The stock market has fluctuated wildly in response to Iran tensions, but they're just a smokescreen distracting from a much greater threat.
With “World War 3” trending on Twitter and Google searches for “draft age” spiking, you’d be forgiven for believing that the fallout from the sudden surge in US-Iran hostilities is the greatest threat facing the stock market in 2020.
But according to at least one geopolitical analyst, Iran may just be a smokescreen distracting you from the real danger hanging over markets: the US-China trade war.
Ian Bremmer, the president of political research firm Eurasia Group, said today that the US-Iran conflict has so far played out perfectly for President Donald Trump.
Much like he bullied Mexico into strengthening border security, Trump responded to provocations from a weak country – Iran – with a “massive escalation.”
After the US killed its top general in an airstrike, Iran launched a barrage of missiles at Iraqi military bases to save face, but Bremmer says this was “virtually no retaliation” compared to the gravity of Qassem Soleimani’s killing.
It’s telling that Iranian state media lied that the missiles killed 80 Americans, when – at least according to Western sources – no US personnel died in the attacks. Most likely by design.
Having “established red-lines and deterrence” by killing Soleimani, Bremmer says the Trump administration can pursue a diplomatic resolution to hostilities that began when the US pulled out of the Iran nuclear deal.
That’s precisely what Trump appears to be doing, first with his unexpectedly tranquil reaction to last night’s attacks, and then with his formal response on Wednesday morning. After castigating the Obama-era nuclear deal, the president expressed an openness to negotiating a new agreement with Iran:
We must all work together toward making a deal with Iran that makes the world a safer and more peaceful place.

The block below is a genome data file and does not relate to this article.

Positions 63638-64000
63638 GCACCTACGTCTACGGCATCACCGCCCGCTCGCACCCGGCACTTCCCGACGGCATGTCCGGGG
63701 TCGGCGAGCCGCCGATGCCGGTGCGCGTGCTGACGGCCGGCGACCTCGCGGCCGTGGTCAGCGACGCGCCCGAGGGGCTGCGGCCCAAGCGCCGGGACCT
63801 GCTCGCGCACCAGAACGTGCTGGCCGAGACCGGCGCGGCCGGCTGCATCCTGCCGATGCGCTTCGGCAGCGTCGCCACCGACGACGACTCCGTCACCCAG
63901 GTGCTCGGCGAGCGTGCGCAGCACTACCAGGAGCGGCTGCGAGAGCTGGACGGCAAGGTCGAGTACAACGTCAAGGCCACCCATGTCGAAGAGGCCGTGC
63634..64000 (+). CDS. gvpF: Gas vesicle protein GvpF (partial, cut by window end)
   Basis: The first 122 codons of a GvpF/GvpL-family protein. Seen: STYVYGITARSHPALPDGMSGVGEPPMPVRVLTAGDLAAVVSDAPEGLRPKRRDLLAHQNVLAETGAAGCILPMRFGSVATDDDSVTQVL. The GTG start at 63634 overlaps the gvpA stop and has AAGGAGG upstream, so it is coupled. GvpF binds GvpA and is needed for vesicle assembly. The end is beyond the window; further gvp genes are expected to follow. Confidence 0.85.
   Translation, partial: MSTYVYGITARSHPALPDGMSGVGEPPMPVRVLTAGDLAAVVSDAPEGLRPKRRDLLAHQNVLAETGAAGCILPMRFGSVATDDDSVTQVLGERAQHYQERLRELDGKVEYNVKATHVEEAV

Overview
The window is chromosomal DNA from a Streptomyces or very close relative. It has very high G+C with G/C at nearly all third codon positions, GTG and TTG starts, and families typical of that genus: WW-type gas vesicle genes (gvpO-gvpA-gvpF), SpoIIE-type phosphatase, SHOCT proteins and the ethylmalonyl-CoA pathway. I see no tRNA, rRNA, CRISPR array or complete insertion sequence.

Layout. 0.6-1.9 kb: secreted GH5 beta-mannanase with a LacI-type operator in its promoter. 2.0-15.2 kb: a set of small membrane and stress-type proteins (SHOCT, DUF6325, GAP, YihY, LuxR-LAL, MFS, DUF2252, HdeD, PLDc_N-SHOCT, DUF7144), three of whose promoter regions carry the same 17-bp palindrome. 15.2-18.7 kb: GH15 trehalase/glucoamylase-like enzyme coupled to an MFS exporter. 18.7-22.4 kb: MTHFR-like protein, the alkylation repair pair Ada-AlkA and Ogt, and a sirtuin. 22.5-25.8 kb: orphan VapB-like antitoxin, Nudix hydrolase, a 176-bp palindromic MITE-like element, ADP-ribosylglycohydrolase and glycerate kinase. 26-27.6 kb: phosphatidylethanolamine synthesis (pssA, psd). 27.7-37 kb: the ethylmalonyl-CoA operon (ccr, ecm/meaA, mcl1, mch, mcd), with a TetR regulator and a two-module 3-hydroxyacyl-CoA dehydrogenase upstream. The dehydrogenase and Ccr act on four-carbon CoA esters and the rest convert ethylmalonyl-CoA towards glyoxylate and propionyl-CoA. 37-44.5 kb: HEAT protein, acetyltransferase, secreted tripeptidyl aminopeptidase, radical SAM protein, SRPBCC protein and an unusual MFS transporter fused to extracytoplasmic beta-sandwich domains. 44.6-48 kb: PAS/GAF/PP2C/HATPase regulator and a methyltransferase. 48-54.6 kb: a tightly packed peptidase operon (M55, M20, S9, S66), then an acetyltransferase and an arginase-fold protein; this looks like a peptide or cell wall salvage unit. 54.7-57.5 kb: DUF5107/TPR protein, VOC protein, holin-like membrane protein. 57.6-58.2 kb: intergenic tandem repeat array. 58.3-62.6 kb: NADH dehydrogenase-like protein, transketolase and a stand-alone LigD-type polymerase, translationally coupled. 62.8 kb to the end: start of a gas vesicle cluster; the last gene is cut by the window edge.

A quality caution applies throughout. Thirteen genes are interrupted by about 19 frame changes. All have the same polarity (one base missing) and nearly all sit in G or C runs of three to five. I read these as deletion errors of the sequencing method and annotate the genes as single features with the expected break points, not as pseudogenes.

The stock market rocketed to all-time highs following Trump’s speech, though it’s likely that equities would have recovered quickly even if the administration had delivered a far more hawkish response. Or, for that matter, if Trump reverses course in the days and weeks ahead.
This chart from CFRA and LPL Research demonstrates that although the stock market sways wildly in response to geopolitical risk events, it usually bottoms out within a month – if not sooner.
“No doubt worries over Iran have investors on edge,” explained LPL Financial Senior Market Strategist Ryan Detrick in commentary shared with CCN.com. “Stocks could be volatile for a while, but the impact to stocks from geopolitical events historically has tended to be short-lived.”
So even if Bremmer’s wrong, and Trump’s Iran strategy blows up in his face, it doesn’t sound like investors have too much to fear other than a few months of extraordinary stock market volatility. Anything to fear from Iran, anyway.
Unfortunately for equities bulls, the return to “normalcy” in Middle East geopolitics – whatever normalcy means in that region of the world – could only shift the focus back to the real threat to the stock market.
The threat that it has faced all along.
After dominating headlines for more than a year, the trade war has become less trendy now that the two countries have struck a limited trade deal. It could fade even further into the background after next week’s signing ceremony.
Tensions continue to fester beneath the surface, though. Analysts have warned that the “phase one” deal doesn’t address structural imbalances in US-China trade. Trump launched the conflict after vowing that he wouldn’t slap another bandaid on disputes between Washington and Beijing. Then he did just that.
According to Bremmer, investors should “expect US-China relations to get significantly worse this year,” and unlike with Tehran, he won’t be able to bully Beijing into capitulation.
Eurasia Group ranks US-China conflicts as the second and third biggest geopolitical threats of 2020, trailing only the US presidential election. They frame the feud as a “clash of values” rather than an economic dispute:
Divergences between the two countries’ political structures are bringing irreconcilable differences to the fore. Thus, the US-China rivalry will increasingly be waged as a clash of values and animated by patriotic fervor.
The trade deal prevented the stock market’s outlook from continuing to worsen, but it also loaded equities with substantial downside risk – and little upside momentum – as investors seek to extend the bull run into a second decade.